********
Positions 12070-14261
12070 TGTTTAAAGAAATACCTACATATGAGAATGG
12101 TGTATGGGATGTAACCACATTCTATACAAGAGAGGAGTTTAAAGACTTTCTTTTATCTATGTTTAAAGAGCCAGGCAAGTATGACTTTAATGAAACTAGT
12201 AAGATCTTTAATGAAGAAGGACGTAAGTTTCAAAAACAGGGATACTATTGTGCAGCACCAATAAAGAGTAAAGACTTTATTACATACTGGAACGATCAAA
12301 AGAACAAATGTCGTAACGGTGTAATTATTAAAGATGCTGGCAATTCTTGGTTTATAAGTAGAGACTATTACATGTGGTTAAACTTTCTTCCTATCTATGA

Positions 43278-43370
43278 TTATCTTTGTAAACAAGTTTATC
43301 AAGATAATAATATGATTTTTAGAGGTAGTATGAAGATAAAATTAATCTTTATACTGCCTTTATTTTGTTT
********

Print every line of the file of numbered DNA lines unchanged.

Positions 12070-14261
12070 TGTTTAAAGAAATACCTACATATGAGAATGG
12101 TGTATGGGATGTAACCACATTCTATACAAGAGAGGAGTTTAAAGACTTTCTTTTATCTATGTTTAAAGAGCCAGGCAAGTATGACTTTAATGAAACTAGT
12201 AAGATCTTTAATGAAGAAGGACGTAAGTTTCAAAAACAGGGATACTATTGTGCAGCACCAATAAAGAGTAAAGACTTTATTACATACTGGAACGATCAAA
12301 AGAACAAATGTCGTAACGGTGTAATTATTAAAGATGCTGGCAATTCTTGGTTTATAAGTAGAGACTATTACATGTGGTTAAACTTTCTTCCTATCTATGA

Positions 43278-43370
43278 TTATCTTTGTAAACAAGTTTATC
43301 AAGATAATAATATGATTTTTAGAGGTAGTATGAAGATAAAATTAATCTTTATACTGCCTTTATTTTGTTT